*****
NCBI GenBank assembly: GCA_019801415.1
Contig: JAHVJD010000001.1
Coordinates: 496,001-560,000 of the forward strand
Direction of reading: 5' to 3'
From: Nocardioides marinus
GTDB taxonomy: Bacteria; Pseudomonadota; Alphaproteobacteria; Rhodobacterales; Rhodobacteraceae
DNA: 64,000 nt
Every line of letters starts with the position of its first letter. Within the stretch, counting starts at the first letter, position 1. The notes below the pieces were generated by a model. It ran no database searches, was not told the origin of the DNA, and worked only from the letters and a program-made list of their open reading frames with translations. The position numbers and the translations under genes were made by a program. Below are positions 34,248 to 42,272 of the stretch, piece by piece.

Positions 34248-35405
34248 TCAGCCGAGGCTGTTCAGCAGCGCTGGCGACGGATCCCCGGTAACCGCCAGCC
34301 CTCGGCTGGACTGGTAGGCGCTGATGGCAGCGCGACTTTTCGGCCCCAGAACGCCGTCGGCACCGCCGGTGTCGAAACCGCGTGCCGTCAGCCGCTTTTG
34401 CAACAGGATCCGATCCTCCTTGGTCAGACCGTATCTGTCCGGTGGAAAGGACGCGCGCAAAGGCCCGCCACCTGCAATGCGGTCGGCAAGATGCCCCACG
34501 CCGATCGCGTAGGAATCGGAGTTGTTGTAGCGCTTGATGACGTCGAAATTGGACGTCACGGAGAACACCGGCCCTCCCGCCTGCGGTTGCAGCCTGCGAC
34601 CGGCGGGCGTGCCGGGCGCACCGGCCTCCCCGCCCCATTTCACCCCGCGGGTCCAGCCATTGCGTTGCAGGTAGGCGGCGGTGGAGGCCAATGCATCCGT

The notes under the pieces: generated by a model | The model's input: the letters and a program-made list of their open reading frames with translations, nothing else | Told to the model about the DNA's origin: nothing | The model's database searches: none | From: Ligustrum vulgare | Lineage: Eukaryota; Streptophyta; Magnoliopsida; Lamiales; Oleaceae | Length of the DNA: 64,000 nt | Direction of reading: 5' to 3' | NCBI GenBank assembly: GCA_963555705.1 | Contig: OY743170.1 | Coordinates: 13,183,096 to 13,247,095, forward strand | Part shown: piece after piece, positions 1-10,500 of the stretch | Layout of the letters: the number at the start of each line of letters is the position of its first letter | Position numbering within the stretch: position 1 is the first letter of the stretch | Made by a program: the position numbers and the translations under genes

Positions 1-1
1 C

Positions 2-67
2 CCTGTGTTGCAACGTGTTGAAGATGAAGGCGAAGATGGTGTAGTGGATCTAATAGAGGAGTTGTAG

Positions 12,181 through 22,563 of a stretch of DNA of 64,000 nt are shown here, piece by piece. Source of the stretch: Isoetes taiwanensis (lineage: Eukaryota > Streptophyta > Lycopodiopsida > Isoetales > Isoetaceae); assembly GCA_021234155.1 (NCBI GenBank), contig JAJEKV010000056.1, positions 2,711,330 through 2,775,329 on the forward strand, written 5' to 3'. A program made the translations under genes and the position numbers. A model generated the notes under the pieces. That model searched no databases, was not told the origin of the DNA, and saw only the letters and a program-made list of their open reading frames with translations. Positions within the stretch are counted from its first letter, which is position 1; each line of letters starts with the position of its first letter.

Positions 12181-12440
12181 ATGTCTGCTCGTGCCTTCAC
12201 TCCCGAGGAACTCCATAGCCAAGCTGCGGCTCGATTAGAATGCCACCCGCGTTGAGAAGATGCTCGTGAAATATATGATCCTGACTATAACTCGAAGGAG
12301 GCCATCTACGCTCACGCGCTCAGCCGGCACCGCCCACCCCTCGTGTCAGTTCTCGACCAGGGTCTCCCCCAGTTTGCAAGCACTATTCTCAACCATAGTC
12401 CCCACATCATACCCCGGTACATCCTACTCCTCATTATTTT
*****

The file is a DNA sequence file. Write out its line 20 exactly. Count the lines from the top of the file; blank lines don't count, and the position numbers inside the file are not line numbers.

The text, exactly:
Positions 12,181 through 22,563 of a stretch of DNA of 64,000 nt are shown here, piece by piece. Source of the stretch: Isoetes taiwanensis (lineage: Eukaryota > Streptophyta > Lycopodiopsida > Isoetales > Isoetaceae); assembly GCA_021234155.1 (NCBI GenBank), contig JAJEKV010000056.1, positions 2,711,330 through 2,775,329 on the forward strand, written 5' to 3'. A program made the translations under genes and the position numbers. A model generated the notes under the pieces. That model searched no databases, was not told the origin of the DNA, and saw only the letters and a program-made list of their open reading frames with translations. Positions within the stretch are counted from its first letter, which is position 1; each line of letters starts with the position of its first letter.